Especially because the loss of precision could be hidden across a number<br>
of matrix, vector, and scalar multiplications.</p>
</blockquote>
<p>I would think this is a bug. Matrix division by a scalar should be exact, no?</p>
Ruby master - Bug #10855: [PATCH] Matrix#inverse returns matrix of integers whenever possiblehttps://redmine.ruby-lang.org/issues/10855?journal_id=515922015-02-23T00:03:22ZLitoNico (Lito Nicolai)lito.nicolai@gmail.com
<ul></ul><p>Hello! Are there any further thoughts or consensus on which path to take with this?</p>
<p>Here are the options:</p>
<ol>
<li>When dividing matrices, if the resulting matrix has any rational numbers in it, it is entirely rational numbers--
even if they have a divisor of 1.</li>
<li>When dividing matrices, the result can have a mix of numeric types, even though this can result in a mix of
precise (rational) and imprecise (integral) division in the next operation.</li>
<li>Scalar division of a matrix by an integer is patched to return a rational if needed, removing the loss of
precision, but breaking with the rest of integral division in Ruby.</li>
</ol>
<p>I'm happy to write up a patch with any of these changes!</p>
<p>Best,<br>
L</p>
<p>Benoit Daloze wrote:</p>
<blockquote>
<p>Lito Nicolai wrote:</p>
<blockquote>
<p>Marc-Andre Lafortune wrote:</p>
<blockquote>
<p>Interesting.</p>
<p>I'm thinking it might be best to do the conversion even if some entries are not integral. Why do you feel it's best to have uniform types accross a matrix, in particular when would having an Integer instead of a Rational be a problem?</p>
</blockquote>
</blockquote>
<p>It means every operation that follows must go through rational arithmetic which is likely to be slower and more memory hungry, isn't it?<br>
But of course homogeneity also has its value and the code to lower explicitly Rational to Integer is not exactly nice.</p>
<blockquote>
<p>In the Matrix class, scalar divison is implemented by using the usual <code>/</code><br>
operation, which loses precision on <code>Integer</code>s but not on <code>Rational</code>s. If<br>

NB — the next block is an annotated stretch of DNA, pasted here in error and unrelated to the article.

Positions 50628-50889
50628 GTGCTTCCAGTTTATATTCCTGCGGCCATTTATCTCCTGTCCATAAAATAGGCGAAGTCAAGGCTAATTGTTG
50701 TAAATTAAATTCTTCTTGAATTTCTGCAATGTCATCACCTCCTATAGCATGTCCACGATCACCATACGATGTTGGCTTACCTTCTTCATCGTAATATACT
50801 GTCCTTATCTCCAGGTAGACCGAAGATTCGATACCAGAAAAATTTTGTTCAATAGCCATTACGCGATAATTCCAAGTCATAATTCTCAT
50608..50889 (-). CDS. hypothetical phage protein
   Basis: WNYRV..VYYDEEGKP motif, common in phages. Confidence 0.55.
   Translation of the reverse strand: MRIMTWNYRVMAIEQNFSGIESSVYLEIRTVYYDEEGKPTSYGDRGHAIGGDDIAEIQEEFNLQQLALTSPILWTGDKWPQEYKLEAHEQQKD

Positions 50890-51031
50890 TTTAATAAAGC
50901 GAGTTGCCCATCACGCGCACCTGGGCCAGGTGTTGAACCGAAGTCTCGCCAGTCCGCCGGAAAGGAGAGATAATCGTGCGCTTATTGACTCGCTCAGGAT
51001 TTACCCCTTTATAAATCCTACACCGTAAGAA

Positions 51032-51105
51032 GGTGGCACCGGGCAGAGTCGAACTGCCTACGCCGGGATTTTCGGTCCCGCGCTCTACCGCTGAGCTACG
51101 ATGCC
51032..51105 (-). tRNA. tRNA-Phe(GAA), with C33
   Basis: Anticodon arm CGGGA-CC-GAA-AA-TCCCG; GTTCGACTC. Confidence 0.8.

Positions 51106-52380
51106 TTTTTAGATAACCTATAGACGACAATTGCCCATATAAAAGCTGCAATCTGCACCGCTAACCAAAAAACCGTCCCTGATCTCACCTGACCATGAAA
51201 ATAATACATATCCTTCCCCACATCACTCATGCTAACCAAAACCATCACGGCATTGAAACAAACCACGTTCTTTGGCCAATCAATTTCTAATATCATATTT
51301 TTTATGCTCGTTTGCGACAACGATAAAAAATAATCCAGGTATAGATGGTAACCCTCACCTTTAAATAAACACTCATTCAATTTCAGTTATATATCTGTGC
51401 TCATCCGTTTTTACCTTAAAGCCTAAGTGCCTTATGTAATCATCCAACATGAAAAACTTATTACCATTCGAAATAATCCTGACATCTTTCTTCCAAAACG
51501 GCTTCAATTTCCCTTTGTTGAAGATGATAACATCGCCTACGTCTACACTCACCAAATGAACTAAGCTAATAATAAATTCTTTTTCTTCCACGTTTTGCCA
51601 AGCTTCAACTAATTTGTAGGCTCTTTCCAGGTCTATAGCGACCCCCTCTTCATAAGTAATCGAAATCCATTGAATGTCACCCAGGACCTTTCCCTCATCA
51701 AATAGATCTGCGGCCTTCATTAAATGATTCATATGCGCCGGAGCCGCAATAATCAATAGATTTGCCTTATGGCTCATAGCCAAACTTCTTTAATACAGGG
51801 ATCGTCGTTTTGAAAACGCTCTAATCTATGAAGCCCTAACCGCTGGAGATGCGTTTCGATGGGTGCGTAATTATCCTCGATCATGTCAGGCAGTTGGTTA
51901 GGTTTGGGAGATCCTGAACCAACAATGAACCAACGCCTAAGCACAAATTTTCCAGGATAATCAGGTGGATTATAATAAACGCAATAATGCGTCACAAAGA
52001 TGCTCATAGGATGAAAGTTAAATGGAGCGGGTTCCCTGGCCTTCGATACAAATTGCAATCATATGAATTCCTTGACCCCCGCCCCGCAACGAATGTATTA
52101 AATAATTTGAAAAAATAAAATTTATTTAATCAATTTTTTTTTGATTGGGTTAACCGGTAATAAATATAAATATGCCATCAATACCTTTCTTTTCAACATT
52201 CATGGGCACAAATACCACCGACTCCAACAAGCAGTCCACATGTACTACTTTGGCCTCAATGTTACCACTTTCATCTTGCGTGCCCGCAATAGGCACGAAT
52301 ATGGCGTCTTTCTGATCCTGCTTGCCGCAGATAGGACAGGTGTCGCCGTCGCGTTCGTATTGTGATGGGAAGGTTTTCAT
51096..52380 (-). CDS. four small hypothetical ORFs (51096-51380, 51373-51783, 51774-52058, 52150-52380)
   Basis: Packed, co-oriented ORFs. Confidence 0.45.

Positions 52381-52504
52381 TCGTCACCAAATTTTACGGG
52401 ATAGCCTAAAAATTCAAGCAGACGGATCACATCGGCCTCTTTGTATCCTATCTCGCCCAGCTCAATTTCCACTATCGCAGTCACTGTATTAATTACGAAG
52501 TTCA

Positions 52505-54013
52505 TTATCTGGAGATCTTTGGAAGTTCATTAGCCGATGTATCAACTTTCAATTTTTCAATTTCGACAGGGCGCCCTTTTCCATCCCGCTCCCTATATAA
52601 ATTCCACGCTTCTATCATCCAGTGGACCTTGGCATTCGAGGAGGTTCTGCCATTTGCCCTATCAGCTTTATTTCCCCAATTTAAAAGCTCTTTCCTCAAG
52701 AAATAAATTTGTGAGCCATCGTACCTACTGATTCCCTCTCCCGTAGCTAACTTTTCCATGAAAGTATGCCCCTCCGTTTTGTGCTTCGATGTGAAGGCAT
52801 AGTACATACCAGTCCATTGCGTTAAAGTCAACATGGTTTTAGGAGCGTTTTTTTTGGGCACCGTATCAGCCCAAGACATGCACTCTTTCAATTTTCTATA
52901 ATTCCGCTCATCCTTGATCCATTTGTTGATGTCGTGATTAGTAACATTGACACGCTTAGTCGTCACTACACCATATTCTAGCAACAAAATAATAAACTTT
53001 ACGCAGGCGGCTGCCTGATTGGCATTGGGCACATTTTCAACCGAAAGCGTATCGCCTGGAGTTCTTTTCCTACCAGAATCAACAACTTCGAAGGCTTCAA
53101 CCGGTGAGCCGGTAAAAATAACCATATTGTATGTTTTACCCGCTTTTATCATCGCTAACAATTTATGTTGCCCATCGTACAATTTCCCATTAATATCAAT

the Matrix is a mix of the two, something like this will happen:</p>
<pre>> x = Matrix[[(3/1), 3, 3], [3, (3/1), 3], [3, 3, (3/1)]]
=> # as above
> x / 2
=> Matrix[[(3/2), 1, 1], [1, (3/2), 1], [1, 1, (3/2)]]
</pre>
<p>I would find this mixed precision <em>really</em> surprising when writing matrix code!<br>
Especially because the loss of precision could be hidden across a number<br>
of matrix, vector, and scalar multiplications.</p>
</blockquote>
<p>I would think this is a bug. Matrix division by a scalar should be exact, no?</p>
</blockquote>
Ruby master - Bug #10855: [PATCH] Matrix#inverse returns matrix of integers whenever possiblehttps://redmine.ruby-lang.org/issues/10855?journal_id=516202015-02-23T16:38:54Zmarcandre (Marc-Andre Lafortune)marcandre-ruby-core@marc-andre.ca
<ul></ul><p>TBH, I can't think of any legitimate use of <code>Matrix#/</code> with integer division. Anyone?</p>
<p>I never really thought of that, but it's a bit odd that there is no natural way to write <code>Matrix.I(3) / 2</code>, say. There's no <code>quo</code> method on <code>Matrix</code>, so one has to do <code>Matrix.I(3) / 2r</code>, <code>Matrix.I(3) * 0.5r</code> or <code>Matrix.diagonal([0.5r] * 3)</code>.</p>
<p>I'm very tempted to change <code>/</code> to act like <code>quo</code>.</p>